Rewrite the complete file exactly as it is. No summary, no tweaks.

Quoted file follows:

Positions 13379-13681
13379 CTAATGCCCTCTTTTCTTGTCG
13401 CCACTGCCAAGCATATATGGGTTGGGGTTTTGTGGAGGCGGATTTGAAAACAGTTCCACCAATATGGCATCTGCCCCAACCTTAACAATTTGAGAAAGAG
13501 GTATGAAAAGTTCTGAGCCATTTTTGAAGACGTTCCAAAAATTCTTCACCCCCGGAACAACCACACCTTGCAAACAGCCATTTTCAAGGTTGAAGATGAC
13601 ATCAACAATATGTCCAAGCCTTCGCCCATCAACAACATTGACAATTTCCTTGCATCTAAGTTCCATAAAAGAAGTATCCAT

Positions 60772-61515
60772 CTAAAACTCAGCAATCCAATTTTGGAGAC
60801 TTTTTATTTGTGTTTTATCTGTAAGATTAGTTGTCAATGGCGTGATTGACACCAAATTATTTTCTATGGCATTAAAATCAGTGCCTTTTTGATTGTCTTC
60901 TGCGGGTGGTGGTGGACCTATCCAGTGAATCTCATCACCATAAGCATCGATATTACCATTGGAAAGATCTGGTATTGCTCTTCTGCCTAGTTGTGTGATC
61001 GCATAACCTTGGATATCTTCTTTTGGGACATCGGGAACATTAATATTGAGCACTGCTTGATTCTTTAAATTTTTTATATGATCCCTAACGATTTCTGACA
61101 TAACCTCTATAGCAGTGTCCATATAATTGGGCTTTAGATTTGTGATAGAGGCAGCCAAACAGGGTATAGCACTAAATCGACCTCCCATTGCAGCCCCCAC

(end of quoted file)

Positions 13379-13681
13379 CTAATGCCCTCTTTTCTTGTCG
13401 CCACTGCCAAGCATATATGGGTTGGGGTTTTGTGGAGGCGGATTTGAAAACAGTTCCACCAATATGGCATCTGCCCCAACCTTAACAATTTGAGAAAGAG
13501 GTATGAAAAGTTCTGAGCCATTTTTGAAGACGTTCCAAAAATTCTTCACCCCCGGAACAACCACACCTTGCAAACAGCCATTTTCAAGGTTGAAGATGAC
13601 ATCAACAATATGTCCAAGCCTTCGCCCATCAACAACATTGACAATTTCCTTGCATCTAAGTTCCATAAAAGAAGTATCCAT

Positions 60772-61515
60772 CTAAAACTCAGCAATCCAATTTTGGAGAC
60801 TTTTTATTTGTGTTTTATCTGTAAGATTAGTTGTCAATGGCGTGATTGACACCAAATTATTTTCTATGGCATTAAAATCAGTGCCTTTTTGATTGTCTTC
60901 TGCGGGTGGTGGTGGACCTATCCAGTGAATCTCATCACCATAAGCATCGATATTACCATTGGAAAGATCTGGTATTGCTCTTCTGCCTAGTTGTGTGATC
61001 GCATAACCTTGGATATCTTCTTTTGGGACATCGGGAACATTAATATTGAGCACTGCTTGATTCTTTAAATTTTTTATATGATCCCTAACGATTTCTGACA
61101 TAACCTCTATAGCAGTGTCCATATAATTGGGCTTTAGATTTGTGATAGAGGCAGCCAAACAGGGTATAGCACTAAATCGACCTCCCATTGCAGCCCCCAC